A recent study in the journal Cancer, Epidemiology Bio-markers and Prevention found that people who consume vegetables and fruit in abundance have a 50% lower risk of developing pancreatic cancer than those whose vegetable and fruit intake is low.
Research confirms that nutrients such as ECGC (a green tea polyphenol), resveratrol, and indole-3-carbinol (I3C) are potent cancer inhibitors and may be valuable in both preventing and treating the disease. The findings were the focus of the "Nutritional Genomics and Proteomics in Cancer Prevention Conference" held in Bethesda, MD, and sponsored by the National Cancer Institute, the National Institutes of Health, and the American Society for Nutritional Sciences.
Indole-3-carbinol (I3C) is a plant compound from cruciferous vegetables such as cabbage and brussels sprouts. It has been shown to function via multiple mechanisms to inhibit the development of aberrant cell colonies.
Learn more about how indole-3-carbinol may help prevent cancer . . .
- Phenotypic Nutrition - A New Strategy for Preventing Metabolic Syndrome
By Steven V. Joyal, MD
Can you control your genetic destiny? Are you doomed to suffer debilitating diseases because of "bad genes"?
The answer is that a powerful strategy called phenotypic nutrition can help modulate the expression of your unique genetic code, thus dramatically reducing your risk of developing disease. Phenotypic nutrition uses specific nutrients with targeted biochemical and genetic effects to help protect you from disease.
One of the most important threats to your health and longevity is metabolic syndrome, a disorder little known to the public but fast becoming an extremely important public health issue. This deadly, common condition affects approximately one of every five people overall, with even higher rates among certain ethnic groups.
By applying a phenotypic nutrition strategy, we can help to guard against the deadly dangers of cardiovascular disease associated with metabolic syndrome.
Metabolic Syndrome Defined
Over 20 years ago, Stanford University professor Gerald Reaven, MD, coined the term "Syndrome X" to describe a constellation of metabolic abnormalities in serum cholesterol, blood pressure, blood-clotting tendencies, and cardiovascular disease risk.
Now known as metabolic syndrome, this constellation of abnormalities is recognized as placing individuals at dramatically in-creased risk for cardiovascular disease. For example, a study published in 2004 in the Journal of the American Medical Association followed more than 1,200 men for 11 years. The investigators found that men with metabolic syndrome were 160-320% more likely to die from coronary heart disease than those without metabolic syndrome.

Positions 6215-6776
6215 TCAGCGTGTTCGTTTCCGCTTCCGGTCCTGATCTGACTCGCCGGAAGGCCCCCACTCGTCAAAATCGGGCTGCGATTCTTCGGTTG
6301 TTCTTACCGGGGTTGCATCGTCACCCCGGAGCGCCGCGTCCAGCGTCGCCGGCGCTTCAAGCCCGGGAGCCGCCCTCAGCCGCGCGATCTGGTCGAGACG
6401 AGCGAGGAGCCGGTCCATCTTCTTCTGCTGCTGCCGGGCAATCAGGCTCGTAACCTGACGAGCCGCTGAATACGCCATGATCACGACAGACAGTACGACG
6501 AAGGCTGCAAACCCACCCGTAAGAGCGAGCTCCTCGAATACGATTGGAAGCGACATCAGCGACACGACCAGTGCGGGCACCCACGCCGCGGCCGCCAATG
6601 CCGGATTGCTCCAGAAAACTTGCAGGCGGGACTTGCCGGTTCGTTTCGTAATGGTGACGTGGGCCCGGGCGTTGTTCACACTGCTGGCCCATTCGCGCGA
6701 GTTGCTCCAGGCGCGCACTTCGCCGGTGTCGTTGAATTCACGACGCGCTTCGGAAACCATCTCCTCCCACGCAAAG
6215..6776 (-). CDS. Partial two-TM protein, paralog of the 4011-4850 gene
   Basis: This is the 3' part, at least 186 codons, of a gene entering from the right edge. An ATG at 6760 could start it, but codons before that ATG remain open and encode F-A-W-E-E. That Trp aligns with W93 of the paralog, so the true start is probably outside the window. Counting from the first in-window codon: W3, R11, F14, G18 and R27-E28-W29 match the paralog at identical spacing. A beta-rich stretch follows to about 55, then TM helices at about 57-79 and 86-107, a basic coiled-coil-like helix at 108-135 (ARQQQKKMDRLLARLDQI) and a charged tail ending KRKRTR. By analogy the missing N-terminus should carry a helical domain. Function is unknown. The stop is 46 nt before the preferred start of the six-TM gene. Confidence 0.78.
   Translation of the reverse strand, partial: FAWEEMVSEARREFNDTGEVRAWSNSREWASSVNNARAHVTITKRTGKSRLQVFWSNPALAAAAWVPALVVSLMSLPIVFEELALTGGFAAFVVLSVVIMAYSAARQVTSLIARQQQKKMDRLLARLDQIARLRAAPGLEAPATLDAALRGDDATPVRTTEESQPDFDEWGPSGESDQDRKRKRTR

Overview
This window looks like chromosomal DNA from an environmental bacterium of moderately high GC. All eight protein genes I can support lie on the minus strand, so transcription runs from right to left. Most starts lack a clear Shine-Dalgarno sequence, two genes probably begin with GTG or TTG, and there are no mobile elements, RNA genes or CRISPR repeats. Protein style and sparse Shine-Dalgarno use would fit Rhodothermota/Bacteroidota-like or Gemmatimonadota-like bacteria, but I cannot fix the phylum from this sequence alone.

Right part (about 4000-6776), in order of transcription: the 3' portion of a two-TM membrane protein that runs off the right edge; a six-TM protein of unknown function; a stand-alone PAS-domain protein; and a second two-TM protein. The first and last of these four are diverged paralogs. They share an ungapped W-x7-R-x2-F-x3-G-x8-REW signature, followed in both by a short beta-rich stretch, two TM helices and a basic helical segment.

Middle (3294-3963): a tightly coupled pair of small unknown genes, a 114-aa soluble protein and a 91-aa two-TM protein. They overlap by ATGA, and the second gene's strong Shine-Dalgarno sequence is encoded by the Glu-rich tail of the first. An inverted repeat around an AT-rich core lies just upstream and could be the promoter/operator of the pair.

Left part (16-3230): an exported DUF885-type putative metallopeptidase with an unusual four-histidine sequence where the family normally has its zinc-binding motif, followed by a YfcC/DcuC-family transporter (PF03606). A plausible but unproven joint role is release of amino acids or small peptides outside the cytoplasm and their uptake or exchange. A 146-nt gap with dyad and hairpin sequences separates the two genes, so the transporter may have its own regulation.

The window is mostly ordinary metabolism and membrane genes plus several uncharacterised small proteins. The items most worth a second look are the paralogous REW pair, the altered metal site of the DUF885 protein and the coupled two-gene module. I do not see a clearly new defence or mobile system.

Read the full article . . .
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- Featured Product: Dual-Action Cruciferous Vegetable Extract - Scientists have identified specific extracts from cruciferous vegetables (broccoli, cauliflower, Brussels sprouts, etc.) that modulate hormones in a way to help maintain healthy cell division.
For instance, animal studies have shown that the cruciferous vegetable extract indole-3-carbinol (I3C) modulates estrogen hormones by favorably changing the ratio of protective 2-hydroxyestrone versus the damaging 16-hydroxyestrone. Indole-3-carbinol also induces phase I and II detoxifying enzymes that can help neutralize estrogen metabolites and xenobiotic estrogen-like environmental chemicals.
Human studies support the beneficial role of I3C in positively altering estrogen metabolism. Di-indoyl-methane (DIM), a phytonutrient found in cruciferous vegetables, has been shown in animal studies to help maintain normal levels of a potentially damaging estrogen called 4-hydroxyestrone.
The glucosinolates are major constituents of cruciferous vegetables that have been shown to promote normal apoptosis and induce the expression of the beneficial p53 gene via an estrogen-independent action.
Watercress contains isothiocyanates, but in a broader spectrum than does broccoli. The primary isothiocyanate precursor (PEiTC) in watercress functions via four specific mechanisms to maintain healthy cell division. Extracts from rosemary enhance liver metabolism of estradiol and estrone, inhibits the formation of DNA adducts, and have been shown to impede estrogen-induced growth promotion in certain tissues.
Based on a growing body of evidence that cruciferous vegetable extracts (in addition to I3C) provide bountiful health benefits, Life Extension has reformulated its I3C supplements to more closely resemble what one would obtain from a vegetable-rich diet.
For those weighing less than 160 pounds, just one capsule a day of Dual-Action Cruciferous Vegetable Extract provides optimal potencies. Those weighing over 160 pounds should consider taking two capsules per day.
Serving Size: 1 capsule
Servings Per Container: 60
Amount Per Serving
Other ingredients: gelatin, magnesium stearate, maltodextrin, rice flour, titanium dioxide.
- Broccoli Extract (plant and sprouts [standardized to 4% glucosinolates (16mg)] (Brassica oleracea l.) Super Concentrate - 400 mg
- Watercress (Nasturtium officinale) 4:1 Extract (leaf) - 100 mg
- Indole-3-Carbinol (I3C) - 80 mg
- Rosemary (Rosmarinus officinalis) Extract (leaves) [standardized to 20% diterpenic compounds (10 mg) and providing carnosic acid/carnosol] - 50 mg
- DIM (Di-indolyl-methane) - 14 mg
This product contains NO wheat, yeast, gluten, corn, or dairy. Contains NO sugar, artificial sweeteners, flavors, colors, or preservatives.
Dosage and Use: One capsule daily for individuals weighing up to 160 pounds. Those weighing over 160 pounds, take two capsules daily. This product can be taken with or without food.
Caution: May interfere with oral contraceptives. If pregnant or intending to become pregnant, do not use this product. Do not use if taking antacids, H2-receptor blockers (e.g. Zantac®), or proton-pump inhibitors (e.g. Nexium®), as these drugs may impede the conversion of I3C to active metabolites.
Dual-Action Cruciferous Vegetable Extract with Resveratrol - This formula also comes with resveratrol.